that's big enough to need your help
and the help cf every man in the
United States.
Your efforts and those of fellow
Waltcnian3 will make for finer
woods, clearer waters and more
abundant wildlife for the enjoyment
of our generation and future gen
erations to come.
The Izaak Walton League is fi
nanced by dues from individual mem
bers and by special memberships vol
untarily assumed.
In addition to thei:- membership
card and button, individual members
receive the League's publication
"Outdoor America," which keeps
them in touch with conservation
happenings, statewide and nationally
and contains much valuable informa
tion applicable to local problems.
Beyond doubt, there is great need
for active Waltonians in Nebraska
where our streams have been robbed
ol fish, stream pollution continues
unabated, and cur greatest natural
asset, our forests are being denuded
at a rapid rate.
These interested in securing fur
ther information for the organizing
of a .chapter of the Izaak Walton
League are invited to write to the
National Hqrs., of the Izaak Walton
League, Merchandise Mart, Chicago.
Organization is essential since in
dividuals are limited in their owrt'
feebly efforts, but collectively know
no limitations save their own imagi
nations. Conservation Platform
Briefly we recount below the 12
point Conservation program that is
sponsored and supported by the Wal
tonian organization:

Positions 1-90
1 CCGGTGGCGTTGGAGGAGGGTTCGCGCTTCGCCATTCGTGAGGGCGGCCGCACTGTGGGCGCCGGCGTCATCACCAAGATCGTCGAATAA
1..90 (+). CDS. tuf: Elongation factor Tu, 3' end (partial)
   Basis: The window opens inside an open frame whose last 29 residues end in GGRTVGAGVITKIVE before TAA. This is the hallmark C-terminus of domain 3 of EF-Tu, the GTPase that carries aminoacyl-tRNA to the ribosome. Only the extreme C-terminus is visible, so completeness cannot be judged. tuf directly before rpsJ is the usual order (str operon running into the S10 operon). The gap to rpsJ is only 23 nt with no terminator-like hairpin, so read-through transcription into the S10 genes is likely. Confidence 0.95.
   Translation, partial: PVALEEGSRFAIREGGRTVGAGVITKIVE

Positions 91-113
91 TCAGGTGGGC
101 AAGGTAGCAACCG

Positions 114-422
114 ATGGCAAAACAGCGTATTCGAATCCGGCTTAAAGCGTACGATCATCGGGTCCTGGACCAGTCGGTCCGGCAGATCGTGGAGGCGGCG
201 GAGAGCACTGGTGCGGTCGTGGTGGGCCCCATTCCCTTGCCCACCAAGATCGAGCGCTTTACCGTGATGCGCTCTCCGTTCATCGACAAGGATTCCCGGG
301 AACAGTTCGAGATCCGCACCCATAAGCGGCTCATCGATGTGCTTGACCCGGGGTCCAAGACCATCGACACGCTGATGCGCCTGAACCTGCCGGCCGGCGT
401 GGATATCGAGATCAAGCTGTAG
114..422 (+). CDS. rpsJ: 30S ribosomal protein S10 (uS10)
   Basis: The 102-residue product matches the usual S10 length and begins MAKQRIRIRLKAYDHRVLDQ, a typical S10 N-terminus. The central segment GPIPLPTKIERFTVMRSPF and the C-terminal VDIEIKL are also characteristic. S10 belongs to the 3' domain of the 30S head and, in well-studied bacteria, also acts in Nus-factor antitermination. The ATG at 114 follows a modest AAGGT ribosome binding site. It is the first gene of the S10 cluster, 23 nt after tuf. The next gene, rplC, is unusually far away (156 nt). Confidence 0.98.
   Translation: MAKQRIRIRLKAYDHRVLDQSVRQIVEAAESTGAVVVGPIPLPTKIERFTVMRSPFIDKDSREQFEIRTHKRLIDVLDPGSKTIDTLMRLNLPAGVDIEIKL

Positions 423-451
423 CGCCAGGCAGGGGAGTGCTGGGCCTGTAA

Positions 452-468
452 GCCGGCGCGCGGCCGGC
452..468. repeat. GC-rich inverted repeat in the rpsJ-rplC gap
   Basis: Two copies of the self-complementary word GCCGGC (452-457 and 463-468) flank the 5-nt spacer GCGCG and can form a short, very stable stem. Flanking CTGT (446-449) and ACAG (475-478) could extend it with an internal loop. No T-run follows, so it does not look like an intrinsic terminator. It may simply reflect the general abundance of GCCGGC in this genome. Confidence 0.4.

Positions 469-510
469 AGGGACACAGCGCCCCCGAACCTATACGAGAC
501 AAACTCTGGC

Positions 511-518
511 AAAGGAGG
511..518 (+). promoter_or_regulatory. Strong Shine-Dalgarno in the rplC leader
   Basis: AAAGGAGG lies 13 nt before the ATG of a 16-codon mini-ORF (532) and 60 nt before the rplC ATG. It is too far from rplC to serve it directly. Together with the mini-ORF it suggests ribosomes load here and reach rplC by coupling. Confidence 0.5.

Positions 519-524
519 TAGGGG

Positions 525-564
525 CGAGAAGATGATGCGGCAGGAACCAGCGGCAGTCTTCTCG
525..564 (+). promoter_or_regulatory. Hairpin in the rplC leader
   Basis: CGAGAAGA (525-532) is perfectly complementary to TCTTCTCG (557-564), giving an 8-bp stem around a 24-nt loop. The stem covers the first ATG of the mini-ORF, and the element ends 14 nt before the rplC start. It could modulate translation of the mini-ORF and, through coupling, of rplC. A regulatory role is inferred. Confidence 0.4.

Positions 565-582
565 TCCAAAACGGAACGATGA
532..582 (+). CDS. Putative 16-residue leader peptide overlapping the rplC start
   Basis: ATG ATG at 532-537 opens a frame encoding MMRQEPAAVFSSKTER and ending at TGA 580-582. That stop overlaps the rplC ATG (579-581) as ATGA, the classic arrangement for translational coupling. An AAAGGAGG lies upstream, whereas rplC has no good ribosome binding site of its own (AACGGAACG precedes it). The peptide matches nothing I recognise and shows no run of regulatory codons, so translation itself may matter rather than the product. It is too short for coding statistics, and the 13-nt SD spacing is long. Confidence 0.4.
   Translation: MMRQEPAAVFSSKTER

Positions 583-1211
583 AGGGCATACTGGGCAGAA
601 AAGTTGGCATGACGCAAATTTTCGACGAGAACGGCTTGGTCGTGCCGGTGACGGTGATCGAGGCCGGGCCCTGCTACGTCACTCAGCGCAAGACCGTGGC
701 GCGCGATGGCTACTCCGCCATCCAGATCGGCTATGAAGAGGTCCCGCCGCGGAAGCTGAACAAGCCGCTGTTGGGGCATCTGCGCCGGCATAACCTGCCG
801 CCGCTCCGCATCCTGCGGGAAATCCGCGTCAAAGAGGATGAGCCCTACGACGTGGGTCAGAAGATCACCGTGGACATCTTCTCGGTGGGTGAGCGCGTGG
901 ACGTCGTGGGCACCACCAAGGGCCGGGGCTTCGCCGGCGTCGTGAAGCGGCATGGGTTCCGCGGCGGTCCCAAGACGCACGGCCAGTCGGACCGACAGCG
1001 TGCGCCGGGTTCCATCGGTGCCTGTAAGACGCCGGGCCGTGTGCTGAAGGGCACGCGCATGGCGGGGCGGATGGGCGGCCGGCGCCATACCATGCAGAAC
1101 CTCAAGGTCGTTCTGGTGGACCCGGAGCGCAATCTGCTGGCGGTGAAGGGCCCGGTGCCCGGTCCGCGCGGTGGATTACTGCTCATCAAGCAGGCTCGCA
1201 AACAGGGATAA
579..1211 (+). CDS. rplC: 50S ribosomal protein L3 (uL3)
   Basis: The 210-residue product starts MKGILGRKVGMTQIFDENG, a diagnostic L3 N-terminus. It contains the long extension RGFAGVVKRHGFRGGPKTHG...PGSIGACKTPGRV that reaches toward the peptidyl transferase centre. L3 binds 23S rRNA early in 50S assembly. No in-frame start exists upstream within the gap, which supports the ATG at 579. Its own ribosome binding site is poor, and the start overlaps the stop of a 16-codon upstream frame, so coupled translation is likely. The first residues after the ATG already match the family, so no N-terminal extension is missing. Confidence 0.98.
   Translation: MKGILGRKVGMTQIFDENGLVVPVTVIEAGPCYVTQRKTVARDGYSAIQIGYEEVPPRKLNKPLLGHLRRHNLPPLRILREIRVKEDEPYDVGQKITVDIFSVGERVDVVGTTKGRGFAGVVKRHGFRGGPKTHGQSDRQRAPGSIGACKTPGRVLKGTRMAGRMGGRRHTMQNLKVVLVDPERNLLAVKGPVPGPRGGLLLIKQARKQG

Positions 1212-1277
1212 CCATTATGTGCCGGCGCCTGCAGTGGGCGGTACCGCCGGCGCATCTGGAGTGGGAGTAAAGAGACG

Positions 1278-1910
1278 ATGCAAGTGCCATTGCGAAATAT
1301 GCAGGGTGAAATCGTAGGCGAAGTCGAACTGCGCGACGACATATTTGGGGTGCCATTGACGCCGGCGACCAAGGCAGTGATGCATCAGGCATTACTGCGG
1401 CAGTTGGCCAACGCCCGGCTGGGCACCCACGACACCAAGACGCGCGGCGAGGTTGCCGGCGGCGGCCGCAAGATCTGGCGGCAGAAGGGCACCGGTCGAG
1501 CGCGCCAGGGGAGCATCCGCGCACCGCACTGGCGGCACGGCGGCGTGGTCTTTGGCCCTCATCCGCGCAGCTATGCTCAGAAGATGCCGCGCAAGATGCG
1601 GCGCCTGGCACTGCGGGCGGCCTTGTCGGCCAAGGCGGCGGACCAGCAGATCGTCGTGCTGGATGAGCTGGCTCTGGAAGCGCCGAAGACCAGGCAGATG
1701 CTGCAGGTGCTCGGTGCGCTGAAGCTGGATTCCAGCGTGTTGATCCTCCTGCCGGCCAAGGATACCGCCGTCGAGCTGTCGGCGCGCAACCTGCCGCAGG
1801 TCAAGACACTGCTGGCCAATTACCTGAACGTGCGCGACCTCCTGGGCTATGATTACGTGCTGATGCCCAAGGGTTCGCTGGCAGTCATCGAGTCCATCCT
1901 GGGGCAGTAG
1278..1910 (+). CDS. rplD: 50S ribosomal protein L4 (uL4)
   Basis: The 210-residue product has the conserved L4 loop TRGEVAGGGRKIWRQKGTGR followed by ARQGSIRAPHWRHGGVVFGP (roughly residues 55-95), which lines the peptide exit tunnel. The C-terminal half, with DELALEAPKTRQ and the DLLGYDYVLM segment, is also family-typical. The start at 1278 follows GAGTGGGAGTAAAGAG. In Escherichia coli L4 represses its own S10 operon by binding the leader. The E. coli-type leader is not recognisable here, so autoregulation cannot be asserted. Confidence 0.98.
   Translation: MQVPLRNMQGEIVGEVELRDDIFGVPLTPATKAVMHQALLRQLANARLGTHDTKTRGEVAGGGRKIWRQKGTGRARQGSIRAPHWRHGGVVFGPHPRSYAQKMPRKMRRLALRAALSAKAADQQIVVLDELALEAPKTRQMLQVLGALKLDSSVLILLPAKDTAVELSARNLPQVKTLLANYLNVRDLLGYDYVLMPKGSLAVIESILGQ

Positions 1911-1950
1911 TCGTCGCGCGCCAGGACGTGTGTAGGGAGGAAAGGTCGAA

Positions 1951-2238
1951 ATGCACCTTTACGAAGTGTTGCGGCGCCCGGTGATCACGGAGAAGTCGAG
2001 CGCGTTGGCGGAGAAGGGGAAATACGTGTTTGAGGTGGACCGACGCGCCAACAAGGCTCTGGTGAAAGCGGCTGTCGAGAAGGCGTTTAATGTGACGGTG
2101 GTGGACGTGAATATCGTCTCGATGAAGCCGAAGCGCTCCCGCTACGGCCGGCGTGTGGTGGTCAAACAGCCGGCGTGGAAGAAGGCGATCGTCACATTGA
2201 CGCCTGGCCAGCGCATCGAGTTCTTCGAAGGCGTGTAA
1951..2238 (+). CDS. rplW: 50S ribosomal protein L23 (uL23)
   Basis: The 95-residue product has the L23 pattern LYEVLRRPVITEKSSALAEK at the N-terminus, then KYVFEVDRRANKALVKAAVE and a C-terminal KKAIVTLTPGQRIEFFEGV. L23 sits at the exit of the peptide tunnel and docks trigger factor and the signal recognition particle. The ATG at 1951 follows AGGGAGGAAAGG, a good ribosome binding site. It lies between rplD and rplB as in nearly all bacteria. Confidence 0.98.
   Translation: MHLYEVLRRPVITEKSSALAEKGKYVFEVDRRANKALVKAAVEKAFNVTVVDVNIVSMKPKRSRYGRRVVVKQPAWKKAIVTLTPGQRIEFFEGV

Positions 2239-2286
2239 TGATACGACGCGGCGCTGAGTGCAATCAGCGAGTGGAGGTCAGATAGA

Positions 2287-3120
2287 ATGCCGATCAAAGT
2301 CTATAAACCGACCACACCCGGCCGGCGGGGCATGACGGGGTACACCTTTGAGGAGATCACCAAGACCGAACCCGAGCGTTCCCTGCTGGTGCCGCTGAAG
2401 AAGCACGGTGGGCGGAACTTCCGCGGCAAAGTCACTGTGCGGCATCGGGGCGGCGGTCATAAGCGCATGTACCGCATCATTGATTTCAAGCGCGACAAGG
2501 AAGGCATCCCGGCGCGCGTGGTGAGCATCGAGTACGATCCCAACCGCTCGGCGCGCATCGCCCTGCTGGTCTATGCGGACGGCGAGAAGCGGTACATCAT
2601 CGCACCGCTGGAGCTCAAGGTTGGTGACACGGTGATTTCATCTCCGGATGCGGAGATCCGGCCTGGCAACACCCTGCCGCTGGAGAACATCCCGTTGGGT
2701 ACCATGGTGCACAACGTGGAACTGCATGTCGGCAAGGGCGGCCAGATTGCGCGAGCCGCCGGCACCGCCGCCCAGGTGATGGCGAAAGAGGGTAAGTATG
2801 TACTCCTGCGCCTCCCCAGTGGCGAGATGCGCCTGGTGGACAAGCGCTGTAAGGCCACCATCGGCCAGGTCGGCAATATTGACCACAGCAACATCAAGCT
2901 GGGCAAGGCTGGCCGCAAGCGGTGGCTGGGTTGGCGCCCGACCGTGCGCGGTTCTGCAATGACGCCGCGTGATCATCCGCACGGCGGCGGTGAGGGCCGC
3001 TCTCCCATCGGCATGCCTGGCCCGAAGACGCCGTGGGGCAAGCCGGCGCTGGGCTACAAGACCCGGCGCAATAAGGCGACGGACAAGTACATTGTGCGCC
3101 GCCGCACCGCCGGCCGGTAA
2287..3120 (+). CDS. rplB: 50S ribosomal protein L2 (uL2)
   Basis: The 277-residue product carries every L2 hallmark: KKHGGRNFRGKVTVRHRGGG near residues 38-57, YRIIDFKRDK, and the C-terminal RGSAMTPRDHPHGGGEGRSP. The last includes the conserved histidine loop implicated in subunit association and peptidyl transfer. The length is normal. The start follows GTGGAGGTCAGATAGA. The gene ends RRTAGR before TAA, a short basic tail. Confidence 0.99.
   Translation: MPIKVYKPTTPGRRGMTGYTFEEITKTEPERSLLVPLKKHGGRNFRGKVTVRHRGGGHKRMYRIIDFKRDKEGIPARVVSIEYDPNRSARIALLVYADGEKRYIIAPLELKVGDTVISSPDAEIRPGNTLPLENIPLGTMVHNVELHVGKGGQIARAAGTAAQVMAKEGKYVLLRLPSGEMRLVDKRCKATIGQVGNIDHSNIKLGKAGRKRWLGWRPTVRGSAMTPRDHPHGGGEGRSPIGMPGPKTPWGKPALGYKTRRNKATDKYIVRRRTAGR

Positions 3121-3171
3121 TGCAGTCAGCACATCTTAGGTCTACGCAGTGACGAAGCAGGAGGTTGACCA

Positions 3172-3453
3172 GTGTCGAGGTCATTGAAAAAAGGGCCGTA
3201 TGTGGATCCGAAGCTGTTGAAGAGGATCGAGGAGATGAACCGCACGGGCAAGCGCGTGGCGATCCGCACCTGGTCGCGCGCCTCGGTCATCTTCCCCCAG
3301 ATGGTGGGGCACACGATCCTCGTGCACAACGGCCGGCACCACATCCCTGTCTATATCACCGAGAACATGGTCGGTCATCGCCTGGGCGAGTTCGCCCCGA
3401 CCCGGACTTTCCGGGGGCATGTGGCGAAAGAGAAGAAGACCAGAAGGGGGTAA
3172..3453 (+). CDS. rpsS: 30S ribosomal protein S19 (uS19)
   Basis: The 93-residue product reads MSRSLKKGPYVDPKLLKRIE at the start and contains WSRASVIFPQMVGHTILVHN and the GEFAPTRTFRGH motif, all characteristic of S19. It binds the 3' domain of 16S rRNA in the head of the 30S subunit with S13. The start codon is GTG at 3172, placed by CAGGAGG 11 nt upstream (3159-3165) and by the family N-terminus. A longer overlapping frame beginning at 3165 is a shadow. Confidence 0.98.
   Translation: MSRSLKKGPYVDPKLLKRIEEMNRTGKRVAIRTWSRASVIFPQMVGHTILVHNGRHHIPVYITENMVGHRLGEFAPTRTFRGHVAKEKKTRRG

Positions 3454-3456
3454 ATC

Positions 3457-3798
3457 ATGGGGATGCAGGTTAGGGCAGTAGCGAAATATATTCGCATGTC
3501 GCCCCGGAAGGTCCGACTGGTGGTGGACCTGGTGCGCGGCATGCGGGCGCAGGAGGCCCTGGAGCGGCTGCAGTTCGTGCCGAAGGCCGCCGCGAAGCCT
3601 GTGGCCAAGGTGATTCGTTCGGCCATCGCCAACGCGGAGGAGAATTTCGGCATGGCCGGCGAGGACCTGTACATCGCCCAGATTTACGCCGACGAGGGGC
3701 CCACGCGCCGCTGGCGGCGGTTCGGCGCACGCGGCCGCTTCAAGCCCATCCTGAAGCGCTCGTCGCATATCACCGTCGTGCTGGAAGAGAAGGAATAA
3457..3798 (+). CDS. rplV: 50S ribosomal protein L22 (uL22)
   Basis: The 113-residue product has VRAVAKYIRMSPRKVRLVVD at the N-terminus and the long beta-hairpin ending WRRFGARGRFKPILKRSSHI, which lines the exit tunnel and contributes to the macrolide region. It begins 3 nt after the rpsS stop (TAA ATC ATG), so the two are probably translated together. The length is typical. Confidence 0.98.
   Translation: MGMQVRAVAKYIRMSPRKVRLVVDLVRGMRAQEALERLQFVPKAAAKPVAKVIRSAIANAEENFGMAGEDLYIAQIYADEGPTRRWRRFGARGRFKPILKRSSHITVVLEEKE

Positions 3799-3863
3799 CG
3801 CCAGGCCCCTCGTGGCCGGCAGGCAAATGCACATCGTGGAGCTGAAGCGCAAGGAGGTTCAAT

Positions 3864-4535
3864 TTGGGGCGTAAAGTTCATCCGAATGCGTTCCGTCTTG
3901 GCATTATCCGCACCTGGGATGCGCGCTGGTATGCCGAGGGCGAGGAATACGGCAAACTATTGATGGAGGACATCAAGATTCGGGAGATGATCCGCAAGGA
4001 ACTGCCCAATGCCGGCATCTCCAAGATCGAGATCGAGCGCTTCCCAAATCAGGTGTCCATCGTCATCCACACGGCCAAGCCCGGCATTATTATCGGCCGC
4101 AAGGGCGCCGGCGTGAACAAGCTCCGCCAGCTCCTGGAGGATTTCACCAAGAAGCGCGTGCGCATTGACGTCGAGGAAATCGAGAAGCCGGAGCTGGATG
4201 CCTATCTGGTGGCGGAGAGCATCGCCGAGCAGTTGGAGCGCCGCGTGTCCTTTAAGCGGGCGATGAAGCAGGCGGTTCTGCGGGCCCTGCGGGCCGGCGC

1 Eradicate pollution to cafe
guard health and aquatic life.
2 Protect and extend our forests.
3 Restore i-.nwiselv drained areas Cass county Tias no onffed In-
nud prevent unjustifiable drainage, j debtedness, as, like the state, we
4 Stop sale of wild game and have paid cash for our hard sur
game fish. . faced roads and otner Jrnproe-
5 Encourage production of wild- ments as we went.
life by improving natural conditions
and increasing artificial propaga
tion. G Obtain non-political adminis
tration of conservation departments.
7 Stimulate public sentiment and
teairh conservation in schools?
S Establish departments in state
educational institutions to advance
the practice of wildlife conservation
through more trained workers and
initiate land management to produce
9 Support land use and tax poli
cies encouraging adequate forests
and wildlife.
10 Support development of com
prehensive, scientific and practical
plans to restore and perpetuate the
country's wildlife, particularly wat
erfowl and other endangered spec
ies. 11 Obtain the recognition of
wildlife as a public resource in the
administration of all public lands,
based on a policy of greatest benefit
to the greatest number.
12 Protect our National Parks,